Science Fair Project Ideas – Part 2

This article is a sequel to Science Fair Project Ideas – Part 1 but can be read and used independently. Both articles are designed to provide project ideas. The hardest part of a science fair project may very likely be getting started. Once you have an idea in mind it is easy to formulate what experiments and research you will need to do. Until you chose a topic you do not have anything to aim toward. The science fair project is typically designed as an educational tool. This article is not designed to hand you an idea for a project. My goal is that these ideas will point you in the right direction or even give inspiration for another related idea. The three descriptions here will give you an outline, not a project; it is your job to expand on a project idea.

                               

                Idea number one: The effect of earthquakes on building structures. The main focus of this idea is to show how lateral ground movement affects the structure of a building. Some answers will only be found through research, specifically on ‘inertia’. The experiment suggested here will require a large piece of rough sand paper and at least one Slinky toy (two are needed for a second idea). The set up for this experiment is simple. Place the Slinky on the sandpaper (rough side up). Then pull on the sandpaper to move it about six inches. You should observe that the top half of the Slinky leans backward then catches back up to bottom half once the sand paper stops moving. While an actual building is much more solid than a Slinky, the walls will still bend, since the force of an earthquake is much greater than that of pulling on the sand paper. This experiment can be taken to a second phase. Pull on the sandpaper just as before but in a back and forth motion. Notice how the top of the Slinky reacts to the change in direction. Another variation for this idea is to connect two Slinky toys together and repeat the experiment. The taller Slinky combo will replicate a taller building and you can observe if the height of a building has an effect on the impact of the lateral movement.

               

                Idea number two: How is static electricity is produced. The main focus of this idea is to see how static electricity effects various objects. Some research key words will be ‘static charge’, ‘protons’ and ‘electrons’. Your study here will involve the placement, or displacement of electrons. The basic experiment of this idea will require a balloon, string, tape and a hair dryer. Blow up a balloon, tie a string around the bottom (the knot) and tape the other end of the string to a ledge like a table or shelf so that the balloon can hang freely. After washing your hands, rub one rapidly in a back and forth motion across one side of the balloon. Now, allow the balloon to hand freely again. Move your hand close to the balloon without touching it. The balloon should move toward your hand. A great variation for this experiment requires you to add two elements. Mark and ‘x’ on the balloon where you will rub. Then, get the balloon to spin slowly before placing your hand up to it. This will show that the excess charge is in the location you rubbed. Another fun trick is to turn a faucet on so a very small stream of water is flowing. Comb your hair with a standard comb then hold it up to the stream of water. The water will actually bend away from the comb.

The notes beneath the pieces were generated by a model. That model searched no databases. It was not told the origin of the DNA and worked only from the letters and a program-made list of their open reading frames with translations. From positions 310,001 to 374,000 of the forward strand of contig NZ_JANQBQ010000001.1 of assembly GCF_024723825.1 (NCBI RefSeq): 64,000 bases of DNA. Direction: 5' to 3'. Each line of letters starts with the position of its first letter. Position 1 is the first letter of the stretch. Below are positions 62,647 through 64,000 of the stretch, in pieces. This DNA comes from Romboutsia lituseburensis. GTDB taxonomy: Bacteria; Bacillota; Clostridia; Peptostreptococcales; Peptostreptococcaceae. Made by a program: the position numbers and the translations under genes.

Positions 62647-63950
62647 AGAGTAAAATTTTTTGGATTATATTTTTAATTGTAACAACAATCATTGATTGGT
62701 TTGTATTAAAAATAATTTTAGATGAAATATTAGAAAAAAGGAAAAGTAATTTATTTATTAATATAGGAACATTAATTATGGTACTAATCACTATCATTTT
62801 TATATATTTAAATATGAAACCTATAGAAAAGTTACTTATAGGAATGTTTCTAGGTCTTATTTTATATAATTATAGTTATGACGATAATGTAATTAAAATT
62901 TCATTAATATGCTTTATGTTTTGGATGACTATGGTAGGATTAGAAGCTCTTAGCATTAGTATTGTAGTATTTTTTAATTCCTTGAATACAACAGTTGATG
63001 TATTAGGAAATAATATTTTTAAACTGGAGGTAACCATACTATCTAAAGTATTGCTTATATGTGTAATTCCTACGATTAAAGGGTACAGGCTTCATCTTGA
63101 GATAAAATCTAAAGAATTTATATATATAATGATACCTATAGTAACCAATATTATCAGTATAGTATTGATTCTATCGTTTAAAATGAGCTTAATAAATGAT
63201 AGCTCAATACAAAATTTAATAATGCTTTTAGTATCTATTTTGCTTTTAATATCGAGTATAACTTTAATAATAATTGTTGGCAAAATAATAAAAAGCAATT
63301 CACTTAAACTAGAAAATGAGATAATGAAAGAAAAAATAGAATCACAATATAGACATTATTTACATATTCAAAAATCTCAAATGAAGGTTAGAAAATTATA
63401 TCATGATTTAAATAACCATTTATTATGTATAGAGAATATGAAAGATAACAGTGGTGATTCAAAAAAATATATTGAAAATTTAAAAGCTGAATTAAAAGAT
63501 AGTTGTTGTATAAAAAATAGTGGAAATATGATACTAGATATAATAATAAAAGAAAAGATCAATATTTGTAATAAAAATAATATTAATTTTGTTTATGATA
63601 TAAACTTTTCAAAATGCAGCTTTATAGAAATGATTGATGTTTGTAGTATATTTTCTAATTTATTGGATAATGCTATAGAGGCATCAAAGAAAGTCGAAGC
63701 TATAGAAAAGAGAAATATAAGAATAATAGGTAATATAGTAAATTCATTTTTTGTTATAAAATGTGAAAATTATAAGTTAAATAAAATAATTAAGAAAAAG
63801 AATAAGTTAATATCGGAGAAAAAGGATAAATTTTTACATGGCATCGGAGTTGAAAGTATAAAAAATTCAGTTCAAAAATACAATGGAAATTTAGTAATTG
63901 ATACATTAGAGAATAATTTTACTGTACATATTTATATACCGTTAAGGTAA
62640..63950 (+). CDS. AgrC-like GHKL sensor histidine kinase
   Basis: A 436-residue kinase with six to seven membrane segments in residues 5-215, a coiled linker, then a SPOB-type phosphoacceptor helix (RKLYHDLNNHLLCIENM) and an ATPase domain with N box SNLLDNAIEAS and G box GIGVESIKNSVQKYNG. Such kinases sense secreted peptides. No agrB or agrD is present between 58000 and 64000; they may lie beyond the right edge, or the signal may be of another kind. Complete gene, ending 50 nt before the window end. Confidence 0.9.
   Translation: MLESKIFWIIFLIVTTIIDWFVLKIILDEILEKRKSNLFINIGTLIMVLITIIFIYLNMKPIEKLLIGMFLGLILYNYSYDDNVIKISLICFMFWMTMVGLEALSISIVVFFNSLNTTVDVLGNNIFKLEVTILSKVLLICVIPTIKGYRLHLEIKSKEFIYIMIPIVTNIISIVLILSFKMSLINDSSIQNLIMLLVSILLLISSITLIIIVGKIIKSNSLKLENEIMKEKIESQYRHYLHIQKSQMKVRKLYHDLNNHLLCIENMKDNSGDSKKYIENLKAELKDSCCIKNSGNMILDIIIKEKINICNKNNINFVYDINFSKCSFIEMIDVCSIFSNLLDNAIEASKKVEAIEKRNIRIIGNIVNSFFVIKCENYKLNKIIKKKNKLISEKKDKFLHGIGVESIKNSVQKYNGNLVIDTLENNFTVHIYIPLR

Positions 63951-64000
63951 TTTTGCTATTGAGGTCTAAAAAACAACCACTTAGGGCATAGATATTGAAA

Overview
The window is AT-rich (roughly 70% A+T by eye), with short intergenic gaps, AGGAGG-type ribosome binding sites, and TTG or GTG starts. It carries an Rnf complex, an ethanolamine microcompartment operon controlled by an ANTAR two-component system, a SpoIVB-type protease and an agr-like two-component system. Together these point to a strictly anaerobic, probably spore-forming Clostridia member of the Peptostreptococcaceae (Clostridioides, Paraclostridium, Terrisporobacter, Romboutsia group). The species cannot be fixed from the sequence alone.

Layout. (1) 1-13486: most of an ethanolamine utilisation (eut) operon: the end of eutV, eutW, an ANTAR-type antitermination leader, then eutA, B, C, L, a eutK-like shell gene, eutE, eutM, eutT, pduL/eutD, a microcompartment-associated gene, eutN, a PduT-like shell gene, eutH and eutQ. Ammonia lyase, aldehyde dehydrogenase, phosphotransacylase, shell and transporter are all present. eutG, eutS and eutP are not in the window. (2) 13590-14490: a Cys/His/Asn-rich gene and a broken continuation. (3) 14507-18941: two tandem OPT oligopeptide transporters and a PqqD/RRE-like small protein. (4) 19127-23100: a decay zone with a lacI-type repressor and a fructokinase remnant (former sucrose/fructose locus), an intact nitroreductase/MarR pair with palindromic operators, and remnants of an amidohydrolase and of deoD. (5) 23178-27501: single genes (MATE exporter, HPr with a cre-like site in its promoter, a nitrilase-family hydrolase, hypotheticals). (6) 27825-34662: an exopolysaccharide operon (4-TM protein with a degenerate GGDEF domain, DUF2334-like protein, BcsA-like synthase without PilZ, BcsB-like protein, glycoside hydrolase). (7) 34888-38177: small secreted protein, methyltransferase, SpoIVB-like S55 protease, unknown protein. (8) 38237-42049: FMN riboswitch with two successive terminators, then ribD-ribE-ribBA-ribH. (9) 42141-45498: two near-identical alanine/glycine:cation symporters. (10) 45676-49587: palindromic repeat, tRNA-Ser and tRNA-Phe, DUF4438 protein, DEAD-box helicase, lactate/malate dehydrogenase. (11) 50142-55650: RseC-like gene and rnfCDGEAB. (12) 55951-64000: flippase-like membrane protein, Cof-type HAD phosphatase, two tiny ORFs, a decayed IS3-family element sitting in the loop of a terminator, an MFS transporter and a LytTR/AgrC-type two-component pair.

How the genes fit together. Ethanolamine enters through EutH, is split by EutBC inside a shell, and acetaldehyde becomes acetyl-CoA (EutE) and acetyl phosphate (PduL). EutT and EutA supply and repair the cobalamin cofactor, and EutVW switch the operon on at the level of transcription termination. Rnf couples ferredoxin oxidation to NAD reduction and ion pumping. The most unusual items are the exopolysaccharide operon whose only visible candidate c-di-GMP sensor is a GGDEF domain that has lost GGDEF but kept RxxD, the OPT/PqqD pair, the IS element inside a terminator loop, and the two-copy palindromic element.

Idea number three: How does a first class lever work? The main focus of this idea is to build a first-class lever and to examine its advantage. Some key terms for this idea that you will need to research are ‘fulcrum’, ‘effort force’, ‘effort arm’ and ‘load arm’. In this experiment you will need to build a simple lever. Use a broom, table and a chair it you like. Place the broom handle under the edge of the table and across the back of the chair. You should be able to easily lift the table by pushing down on the brush end of the broom if you have your fulcrum (the chair) in the right spot. You can change the experiment by placing the fulcrum under the broom in different spots. Try placing the chair close the table, then close to the brush end of the broom, then in the middle. Compare the amount of effort needed in each location. Another experiment idea is the classic teeter-totter (see-saw). Using two volunteers of different weight, place one on each end of the teeter-totter then experiment by changing placement of the volunteers. What locations work best? How does moving the lighter person toward the center of the teeter-totter affect the lifting abilities? How about moving the heavier person?

                These three additional science fair project ideas may give you a good place to start on your project. Please be sure to research each idea extensively and even create your own variations of the experiments. It is likely that more ideas will be presented in future articles.